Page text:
Bailey et al. 2020 also assessed the representativeness of linked samples and incorrect links when using different linking algorithms. For all methods, the data reject the representativeness of the linked sample and the incorrect links at the 1-percent level. Many automated methods are more likely to link boys with higher incidence of misspelled father’s last name, but more likely to link boys with a longer mother’s name. Most methods are more likely to link children with longer names, indicating that these linked records may come from more affluent families. At the same time, some methods are more likely to link individuals with more siblings, while other methods are more likely to link individuals with fewer siblings. In short, even though no linking algorithm appears to generate representative samples, different algorithms yield samples that are non-representative in different ways. Similar conclusions are drawn for incorrect links, suggesting that different linking algorithms may induce different types of systematic measurement error.
(3) Scaling Up Linkage at 97 Percent Precision
These results—unknown at the outset of the project—uncovered new opportunities for improving LIFE-M’s linking. The LIFE-M team developed and applied new automated linking methods to combat the high share of false links in other automated methods. We test the precision and recall of the model on our high-quality, hand-linked data by splitting the hand-linked data in half. Then we fit models on one half of the data, maximizing the recall in this sample, and then test the precision and recall in the hold-out sample. As a result of this process, we improved precision for high rates of recall relative to previous methods (see figure below).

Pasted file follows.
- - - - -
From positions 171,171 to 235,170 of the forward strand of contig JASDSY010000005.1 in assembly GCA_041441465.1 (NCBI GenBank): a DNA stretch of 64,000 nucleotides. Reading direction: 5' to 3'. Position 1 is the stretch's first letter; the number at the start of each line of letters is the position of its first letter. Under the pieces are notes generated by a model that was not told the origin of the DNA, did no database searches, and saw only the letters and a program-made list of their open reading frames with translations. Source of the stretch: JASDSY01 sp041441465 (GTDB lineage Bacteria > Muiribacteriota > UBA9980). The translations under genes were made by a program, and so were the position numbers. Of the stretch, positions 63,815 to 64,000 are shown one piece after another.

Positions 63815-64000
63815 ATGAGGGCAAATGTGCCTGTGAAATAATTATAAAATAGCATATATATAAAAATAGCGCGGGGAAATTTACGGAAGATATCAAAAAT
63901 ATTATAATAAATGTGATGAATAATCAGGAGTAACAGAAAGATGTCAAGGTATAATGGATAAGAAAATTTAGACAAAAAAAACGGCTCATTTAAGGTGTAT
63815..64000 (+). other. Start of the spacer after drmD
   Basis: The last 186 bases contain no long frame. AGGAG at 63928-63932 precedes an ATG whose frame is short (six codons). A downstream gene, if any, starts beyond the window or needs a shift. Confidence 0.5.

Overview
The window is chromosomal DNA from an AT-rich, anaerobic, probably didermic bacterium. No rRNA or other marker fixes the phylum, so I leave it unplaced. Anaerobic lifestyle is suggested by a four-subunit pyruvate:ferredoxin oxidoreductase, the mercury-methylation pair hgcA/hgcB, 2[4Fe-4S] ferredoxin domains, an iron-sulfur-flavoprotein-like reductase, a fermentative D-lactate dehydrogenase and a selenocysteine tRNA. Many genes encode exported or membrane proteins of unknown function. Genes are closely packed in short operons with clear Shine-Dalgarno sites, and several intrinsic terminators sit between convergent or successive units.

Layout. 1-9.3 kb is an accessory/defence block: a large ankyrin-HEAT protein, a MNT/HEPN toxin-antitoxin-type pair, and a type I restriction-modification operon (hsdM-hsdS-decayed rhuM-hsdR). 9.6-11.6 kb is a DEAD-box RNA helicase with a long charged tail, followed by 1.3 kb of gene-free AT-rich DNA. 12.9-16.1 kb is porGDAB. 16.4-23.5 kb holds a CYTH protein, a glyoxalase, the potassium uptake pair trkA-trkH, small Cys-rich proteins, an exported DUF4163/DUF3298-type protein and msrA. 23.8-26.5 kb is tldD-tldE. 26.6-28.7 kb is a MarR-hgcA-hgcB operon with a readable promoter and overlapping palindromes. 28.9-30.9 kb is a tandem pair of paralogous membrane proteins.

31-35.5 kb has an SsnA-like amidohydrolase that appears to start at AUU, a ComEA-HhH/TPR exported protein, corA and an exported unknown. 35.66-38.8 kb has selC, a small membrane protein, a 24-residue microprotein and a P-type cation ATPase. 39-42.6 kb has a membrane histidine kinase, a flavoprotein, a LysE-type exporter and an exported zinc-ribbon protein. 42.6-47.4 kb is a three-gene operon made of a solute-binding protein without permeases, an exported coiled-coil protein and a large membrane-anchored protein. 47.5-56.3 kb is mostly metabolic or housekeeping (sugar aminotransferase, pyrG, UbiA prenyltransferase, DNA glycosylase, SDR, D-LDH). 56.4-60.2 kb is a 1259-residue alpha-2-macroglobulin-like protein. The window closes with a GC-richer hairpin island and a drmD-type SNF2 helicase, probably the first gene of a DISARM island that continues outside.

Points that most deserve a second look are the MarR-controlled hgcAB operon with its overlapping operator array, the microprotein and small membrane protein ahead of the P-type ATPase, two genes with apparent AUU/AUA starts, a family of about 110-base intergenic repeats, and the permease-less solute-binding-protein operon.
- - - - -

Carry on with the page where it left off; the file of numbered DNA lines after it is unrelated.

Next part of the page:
Precision and Recall for G2 Birth Certificates to 1940 Census
Notes: The horizontal red line indicates the 0.97 precision level, which is the LIFE-M standard for links.
Machine models allowed us to link millions of people to their vital and census records with 97 percent precision. The table below shows how many links were made through this process. Link rates and numbers for other generations are available here.
Link Rates and Number of Total Links for G2
Notes: Link rates are in bold, and the number of links and linkable people are below the link rates. Link rates are calculated as the number of links divided by the number of linkable people. Linkable people for G2-siblings link are the G2 who were born in the core years (1900-1929) and have non-missing parents’ names (father’s first name, last name, and mother’s first name). Linkable people for G2-1940 Census link are the G2 who were born by 1940 and have non-missing names (both first and last names). Linkable people for G2-death, G2-marriage, and G2-child links are the G2 who have non-missing names. The number of links and linkable people for Males and Females may not sum up to the total number (All) because there are observations of unknown sex.